I found this site after my injury and have enjoyed reading everyone’s progress and comments.
I’m a 44yr old male, work as a biochemist for a marine plant company, moderately active and go the gym regularly. On July 5th my company was having a friendly game of softball after work. Sounded like fun, not too strenuous, what could happen? We had been playing about 45 min, I went up to bat, got a hit and jogged to first base. Next player hit the ball and I started running to second, all of a sudden POP! Thought the ball hit me in the right leg, then saw it in front of me…oh no! Realize I can’t push off my ankle, OK must be calf or (gasp) Achilles
Hobble back to bench, thinking about the calf tear I had four years earlier and how they tested my leg and said you are lucky, not an Achilles rupture. Now I touch the back of the leg above my heel and there is no tension there at all…oh crap! Tell my friend I think I ruptured my Achilles, lets go to emergency.
Arrive at the hospital 7PM Friday evening, tell the triage nurse what I think I have done. She sends me to waiting area. Takes about 45 min to see Dr, she does Thompson test and confirms my fears, Achilles rupture. Sends me for an x-ray to ensure part of the heel has not torn off. After another 45 min she returns to tell me no sign of bone fragment separation, and that she has scheduled an ultrasound for 1st thing the next morning and since Othro was in doing surgery a member would come down, review the imaging, and talk to me about course of treatment. The put me in a split at full plantar flexion and send me on my way, not bad only 2hrs from arrival. No pain or discomfort, just depressed.
Exactly 12hrs later I am back at the hospital getting an ultrasound, the imaging Dr advises me she cannot see ‘ends’ but can see tearing and striation. Sent to off to emergency to wait to see an ortho consult, where I am used as the teaching display to show all the staff-in-training what an ATR looks like and how to diagnose. After a four hour wait the Ortho Dr arrives, looks at the leg and explains that surgery is mostly done on high profile athletes and in the US, whereas most other countries have gone to non-surgical repair based on recent studies. Explains that he will plaster cast the foot for two weeks, then into a walking boot with physio for the next 8-12 weeks. Has me flex to full plantar flexion and applies a cast, tells me not to weight bear, and sends me on my way.
Stop and pick up some crutches (oh lord) go home, a friend who was a semi-pro baseball player calls me and I explain what happened. He is shocked they did not do surgery and tells me it will never heal this way…yikes. So unable to move about, I start reading on the internet and find this wonderful site! Thanks to Norm for all of the info he has posted on non-surgical vs surgical ATR treatments, downloaded and read a bunch of the Journal studies, made me feel much better and more confident in the route I have taken.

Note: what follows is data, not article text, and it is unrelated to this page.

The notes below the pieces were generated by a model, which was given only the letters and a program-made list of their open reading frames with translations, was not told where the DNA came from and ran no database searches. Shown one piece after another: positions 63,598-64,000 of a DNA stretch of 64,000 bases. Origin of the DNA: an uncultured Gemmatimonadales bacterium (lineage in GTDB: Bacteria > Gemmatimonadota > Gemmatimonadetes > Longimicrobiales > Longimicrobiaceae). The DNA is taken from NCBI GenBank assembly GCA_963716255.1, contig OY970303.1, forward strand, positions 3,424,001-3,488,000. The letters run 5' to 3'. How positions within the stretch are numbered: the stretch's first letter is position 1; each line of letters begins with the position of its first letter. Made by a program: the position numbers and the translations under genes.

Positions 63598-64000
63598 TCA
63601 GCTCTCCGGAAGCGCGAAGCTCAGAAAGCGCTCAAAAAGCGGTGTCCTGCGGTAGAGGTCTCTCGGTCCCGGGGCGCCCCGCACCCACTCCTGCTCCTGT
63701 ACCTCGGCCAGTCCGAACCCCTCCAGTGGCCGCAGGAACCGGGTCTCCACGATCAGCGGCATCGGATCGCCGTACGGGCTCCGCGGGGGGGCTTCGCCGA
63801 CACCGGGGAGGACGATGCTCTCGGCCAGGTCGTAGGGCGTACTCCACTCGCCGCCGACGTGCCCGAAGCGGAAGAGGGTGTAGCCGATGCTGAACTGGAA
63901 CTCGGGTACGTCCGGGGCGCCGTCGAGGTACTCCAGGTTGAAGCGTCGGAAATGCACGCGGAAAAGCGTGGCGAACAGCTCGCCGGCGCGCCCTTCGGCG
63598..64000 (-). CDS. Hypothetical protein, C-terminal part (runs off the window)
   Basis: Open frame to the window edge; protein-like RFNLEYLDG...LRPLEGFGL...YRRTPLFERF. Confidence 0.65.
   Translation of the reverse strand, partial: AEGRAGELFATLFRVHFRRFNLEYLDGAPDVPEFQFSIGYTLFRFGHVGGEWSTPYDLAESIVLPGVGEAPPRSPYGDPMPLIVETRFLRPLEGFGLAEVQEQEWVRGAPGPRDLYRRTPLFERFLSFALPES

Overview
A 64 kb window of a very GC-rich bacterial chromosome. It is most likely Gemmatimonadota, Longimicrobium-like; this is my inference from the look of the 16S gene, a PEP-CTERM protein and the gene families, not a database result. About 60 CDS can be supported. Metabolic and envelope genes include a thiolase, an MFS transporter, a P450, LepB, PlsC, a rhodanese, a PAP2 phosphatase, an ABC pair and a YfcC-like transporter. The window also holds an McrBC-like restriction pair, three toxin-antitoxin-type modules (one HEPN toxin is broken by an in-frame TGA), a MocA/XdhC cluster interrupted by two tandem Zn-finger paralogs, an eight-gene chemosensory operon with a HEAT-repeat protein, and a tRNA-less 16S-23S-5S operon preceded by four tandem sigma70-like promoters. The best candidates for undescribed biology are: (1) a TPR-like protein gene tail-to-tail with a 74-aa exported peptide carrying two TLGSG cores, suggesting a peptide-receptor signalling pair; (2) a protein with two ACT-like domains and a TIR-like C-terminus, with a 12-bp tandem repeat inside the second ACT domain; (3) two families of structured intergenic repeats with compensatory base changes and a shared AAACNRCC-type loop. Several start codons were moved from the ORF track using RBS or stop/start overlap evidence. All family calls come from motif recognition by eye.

Hobbled around on crutches for two weeks putting no weight on the leg (not that I could anyway with the angle of the cast) continued to read this site and learned of the Vacocast and benefits of it vs the Airboot that seems to be the common walking boot in this area. Ordered one from the Canadian distributor with an extra liner, with rush shipping it arrived 30hrs after I ordered it, very impressive. Set it at 30 degrees PF and took it and the rehab protocol sudsy posted with me to my two week follow up with Ortho. The Dr had never seen one but was very interested in it. Gave me their protocol, and it is almost identical to the Vaco and other aggressive protocols posted here (whew!).
Removed the plaster cast, put the boot on, and sent me straight to physio dept. They had an opening so went right in, talked to physiotherapist and he reviewed the protocol, gave me some tips to walk with crutches (why did I not have this two weeks earlier, grr!) used scales to show what 25% weight bearing felt like, explained ROM and stretching I needed to do three times a day, and sent me on my way. I have been seeing him twice a week and will for the foreseeable future.
So for the first week in the Vacocast I was 25% WB, made it much easier to get around. This week I progressed to 50% WB and we started doing seated heel raises, no pain but certainly can feel it tight…being very careful around the house, do not move without the boot on…having the 2nd liner is awesome, shower every 2nd day with the boot on and the wet liner goes into the wash with a new dry one on after I have washed the leg.
So I’m now at week four…long slow process, depressing at times, hoping for full recovery! Four week anniversary of injury is tomorrow, yay